Like to Garden?  Need Room to Grow?

I have a 1.36-acre property in Lakewood, which I can't take care of by myself. There is a small orchard, and the property already has an abundance of goodies - apples, peaches, pears, plums, grapes, cherries, raspberries, crabapples, etc. I'm interested in a barter-type situation. In exchange for doing some basic yard work, you can harvest our orchard, grape vines, and whatever you plant. If you love to sow, hoe, and grow, please let me know:

Contact Tamsen.

Tenth Annual Magickal May Festival

         Saturday, May 20th, 2000
11am to 5pm
Free admission
Maypole dancing, live music, belly dancing, merchants and artisans, psychic readers, food sales.

At the First Universalist Church, 4101 E. Hampden Ave., Denver.  (west of I-25 at Colorado Blvd.

4th annual MountainHome Pagan Retreat and Festival

Join us in the Colorado Mountains June 16-17-18, 2000 as we celebrate the Summer Solstice.

3 days of workshops, rituals, music and more!







by Ken Cannon 

'If only the Lady could see us or hear us, I'd say to her: "Your Ladyship, all we want is light and water: just clean water and plain daylight, better than any jewels, begging your pardon." But it's a long way to Lórien.' – Samwise Gamgee – The Return of the King, by J.R.R. Tolkien.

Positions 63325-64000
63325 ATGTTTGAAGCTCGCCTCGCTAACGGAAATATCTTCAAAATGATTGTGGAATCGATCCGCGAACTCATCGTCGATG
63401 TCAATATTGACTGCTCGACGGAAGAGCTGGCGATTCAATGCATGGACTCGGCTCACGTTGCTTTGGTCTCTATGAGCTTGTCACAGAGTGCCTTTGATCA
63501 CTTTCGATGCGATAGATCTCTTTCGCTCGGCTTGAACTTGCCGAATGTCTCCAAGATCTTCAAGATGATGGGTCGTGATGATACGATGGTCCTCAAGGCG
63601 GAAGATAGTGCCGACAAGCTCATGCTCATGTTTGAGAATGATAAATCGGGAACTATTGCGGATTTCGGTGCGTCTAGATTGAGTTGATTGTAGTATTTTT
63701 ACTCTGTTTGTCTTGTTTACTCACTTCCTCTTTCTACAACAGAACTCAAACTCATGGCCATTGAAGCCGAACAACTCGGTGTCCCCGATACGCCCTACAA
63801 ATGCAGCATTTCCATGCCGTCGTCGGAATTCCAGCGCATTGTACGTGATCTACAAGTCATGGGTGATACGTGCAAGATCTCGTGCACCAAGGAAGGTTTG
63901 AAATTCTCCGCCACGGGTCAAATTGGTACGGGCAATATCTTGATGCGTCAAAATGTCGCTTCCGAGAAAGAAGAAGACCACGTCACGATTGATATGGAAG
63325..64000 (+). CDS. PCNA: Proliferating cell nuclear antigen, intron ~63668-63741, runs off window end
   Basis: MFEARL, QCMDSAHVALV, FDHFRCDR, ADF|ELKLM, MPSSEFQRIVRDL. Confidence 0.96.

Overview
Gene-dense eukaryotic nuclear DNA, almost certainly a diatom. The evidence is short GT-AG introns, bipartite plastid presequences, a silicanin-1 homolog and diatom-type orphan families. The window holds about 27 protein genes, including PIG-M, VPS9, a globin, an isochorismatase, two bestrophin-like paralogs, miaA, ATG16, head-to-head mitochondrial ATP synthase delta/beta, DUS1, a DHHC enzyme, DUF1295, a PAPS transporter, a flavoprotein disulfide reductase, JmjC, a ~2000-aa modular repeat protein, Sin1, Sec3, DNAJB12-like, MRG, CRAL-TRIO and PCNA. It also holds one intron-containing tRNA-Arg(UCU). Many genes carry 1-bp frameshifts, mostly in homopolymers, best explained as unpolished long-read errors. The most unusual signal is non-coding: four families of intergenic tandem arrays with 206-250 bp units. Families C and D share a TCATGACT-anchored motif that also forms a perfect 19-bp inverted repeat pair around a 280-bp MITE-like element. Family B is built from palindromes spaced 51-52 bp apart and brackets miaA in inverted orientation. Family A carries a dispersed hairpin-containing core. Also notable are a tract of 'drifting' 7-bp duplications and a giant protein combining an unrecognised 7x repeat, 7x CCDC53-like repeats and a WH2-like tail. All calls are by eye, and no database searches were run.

As the weather warms, we start spending more time outdoors, often with family members. Many of us take part in "city" activities like sports, walking in the parks, and picnics.  But most of us have other, wilder, options that we don't often think about. Even when we can get away to the mountains for a day, we usually play volleyball or softball and picnic.

Why not leave the city in the city, and do wilderness activities, especially with our children? Let them learn about wild things with us.  And if we can't go to the mountains, most of us live near one greenbelt or another, where we can find some pretty wildish places.  Wildlife abounds around us, and we can see (and hear) a lot more of it than we generally are aware of.  Here are some tips for successful wildlife watching.